A Show in Munich Reveals Intimate and Unusual Works by Jackson Pollock (And, No, They’re Not Paintings)—See Them Here

Drawn from his family's collection, the exhibition includes drawings, doodles, sculpture and even screen-prints.

Jackson Pollock in North Truro, MA, 1944. Photo by Bernard Schardt. Courtesy American Contemporary Art Gallery, Munich.

When you think of Jackson Pollock, most likely his big poured paintings come to mind. But, like many artists, the abstract expressionist pioneer worked across different media, all the while becoming known for only one of them. A new exhibition in Munich, culled from Pollock’s family’s collection, is hoping to shed light on the farther corners of his diverse practice beyond his bravura drip canvases.

The exhibition, a collaborative effort between American Contemporary Art Gallery in Munich and Jason McCoy Inc. in New York, brings together a highly personal exhibition of subdued works by Pollock, many of which are on view for the first time. There is only a single painting on show in “Jackson Pollock Simply Is: Up Close and Personal” (on view until March 30, 2019), as the Munich gallery, which manages European representation of the McCoy family estate (which is Pollock’s father’s birth name), opted to focus on his drawings, prints, and sculpture. It includes intimate photographs taken by Pollock and his family members.

What ties all the work together is what the gallerist McCoy has called “energy made visible.” Indeed, Pollock’s incredibly expressive and energetic style, as well as his capability to capture movement in two dimensions, is ever-clear in his doodles within a notebook of Japanese mail stationary, for example. Each page is like a casually and effortlessly made case study—a few of them include friends’ and contacts’ addresses and telephone numbers that he jotted down while he was drawing with ink.

“The name Jackson Pollock immediately conjures some idea of the ‘poured’ paintings that are his signature look,” writes McCoy in the exhibition catalogue. “That style is not however the only kind of imagery that he created.” Figuration jumps out of the several screen prints, doodles, and engravings on view; and as Pollock famously said in 1956, “when you’re painting out of your unconscious, figures are bound to emerge.”

In fact, McCoy is also Pollock’s nephew. And his uncle was known to be a family man who collaborated closely with his several siblings, including McCoy’s father Sanford McCoy. (The brothers’ father, LeRoy Pollock, had been adopted by a family named Pollock. McCoy was his birth name, which some of his children opted to take on.) One of the most intensely personal works in the Munich show captures Jackson Pollock’s deep affection for his father within a rare sculpture that he made after his death. Unlike his other works, Head is completely still and peaceful, and as small as a stone that you could hold in your hand, like a totem. Perhaps unsurprisingly, it’s not for sale.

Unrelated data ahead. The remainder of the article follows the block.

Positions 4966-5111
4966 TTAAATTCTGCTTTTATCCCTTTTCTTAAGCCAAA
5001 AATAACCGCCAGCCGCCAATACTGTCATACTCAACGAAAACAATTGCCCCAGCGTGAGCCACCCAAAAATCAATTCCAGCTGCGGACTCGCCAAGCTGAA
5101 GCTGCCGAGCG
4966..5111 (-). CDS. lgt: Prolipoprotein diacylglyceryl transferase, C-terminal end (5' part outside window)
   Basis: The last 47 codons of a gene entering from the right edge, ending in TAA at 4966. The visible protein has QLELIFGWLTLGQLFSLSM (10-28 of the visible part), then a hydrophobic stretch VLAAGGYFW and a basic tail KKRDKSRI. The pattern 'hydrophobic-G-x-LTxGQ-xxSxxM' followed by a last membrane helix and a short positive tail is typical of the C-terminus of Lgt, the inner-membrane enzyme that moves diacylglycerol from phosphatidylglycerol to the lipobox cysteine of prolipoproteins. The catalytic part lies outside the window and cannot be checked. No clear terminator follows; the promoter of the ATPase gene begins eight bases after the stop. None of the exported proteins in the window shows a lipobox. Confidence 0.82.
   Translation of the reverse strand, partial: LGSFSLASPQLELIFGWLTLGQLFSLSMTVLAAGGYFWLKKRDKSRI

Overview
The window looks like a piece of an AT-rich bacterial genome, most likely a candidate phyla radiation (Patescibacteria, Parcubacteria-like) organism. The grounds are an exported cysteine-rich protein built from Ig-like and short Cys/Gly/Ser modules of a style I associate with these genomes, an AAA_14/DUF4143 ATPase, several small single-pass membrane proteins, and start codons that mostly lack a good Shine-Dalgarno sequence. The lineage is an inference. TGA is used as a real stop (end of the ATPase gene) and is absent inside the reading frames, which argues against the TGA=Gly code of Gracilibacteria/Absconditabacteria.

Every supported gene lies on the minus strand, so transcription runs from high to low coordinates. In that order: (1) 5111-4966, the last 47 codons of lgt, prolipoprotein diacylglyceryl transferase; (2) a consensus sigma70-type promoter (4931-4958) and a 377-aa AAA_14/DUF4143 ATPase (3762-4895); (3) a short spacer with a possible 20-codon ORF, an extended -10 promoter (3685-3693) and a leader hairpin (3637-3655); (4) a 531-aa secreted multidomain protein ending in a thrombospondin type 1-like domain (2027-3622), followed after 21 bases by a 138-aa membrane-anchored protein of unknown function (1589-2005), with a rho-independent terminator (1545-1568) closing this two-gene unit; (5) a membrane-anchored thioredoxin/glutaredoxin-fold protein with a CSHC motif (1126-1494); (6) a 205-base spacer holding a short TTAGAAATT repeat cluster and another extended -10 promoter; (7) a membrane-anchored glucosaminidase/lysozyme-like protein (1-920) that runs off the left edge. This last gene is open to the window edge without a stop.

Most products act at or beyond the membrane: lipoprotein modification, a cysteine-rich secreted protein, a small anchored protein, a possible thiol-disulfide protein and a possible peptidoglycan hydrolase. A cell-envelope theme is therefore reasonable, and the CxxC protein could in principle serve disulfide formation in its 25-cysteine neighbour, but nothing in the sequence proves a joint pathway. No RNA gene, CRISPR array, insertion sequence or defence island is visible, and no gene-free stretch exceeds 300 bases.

The show also includes some personal objects, including a portrait of the artist taken by Jason McCoy’s father, Sanford. There there are two small stools owned by Pollock and used in his studio that he shared with his wife and fellow artist Lee Krasner Pollock, which bookend the show. They are splattered with paint, like negative reliefs of all the paintings he created in his longtime studio in East Hampton. They, like the other works on view, stand as quiet observers and participants in his boisterous painting practice that made him a beacon of modern art.

See the works from “Jackson Pollock Simply Is: Up Close and Personal” at American Contemporary Fine Art Gallery in Munich, on view until March 2019.

Bronze cast from the sculpture Stone (circa 1930-33). Courtesy American Contemporary Art Gallery, Munich.

Silkscreen by Jackson Pollock (1951). Courtesy Contemporary Art Gallery, Munich.

Untitled (c 1944) engraving and drypoint. Courtesy American Contemporary Art Gallery, Munich.

Stools from the studio of Jackson Pollock and Lee Krasner. Springs, East Hampton. Courtesy American Contemporary Art Gallery, Munich.

Silkscreen by Jackson Pollock. Courtesy American Contemporary Art Gallery, Munich.

Untitled (circa 1950-54). Pencil and ink on Japanese commercial airmail. Courtesy American Contemporary Art Gallery, Munich.

Untitled (c 1944) engraving and drypoint. Courtesy American Contemporary Art Gallery, Munich.

Untitled (circa 1950-54). Ink wash and blue ballpoint pen on Japanese commercial stationery. Courtesy American Contemporary Art Gallery, Munich.


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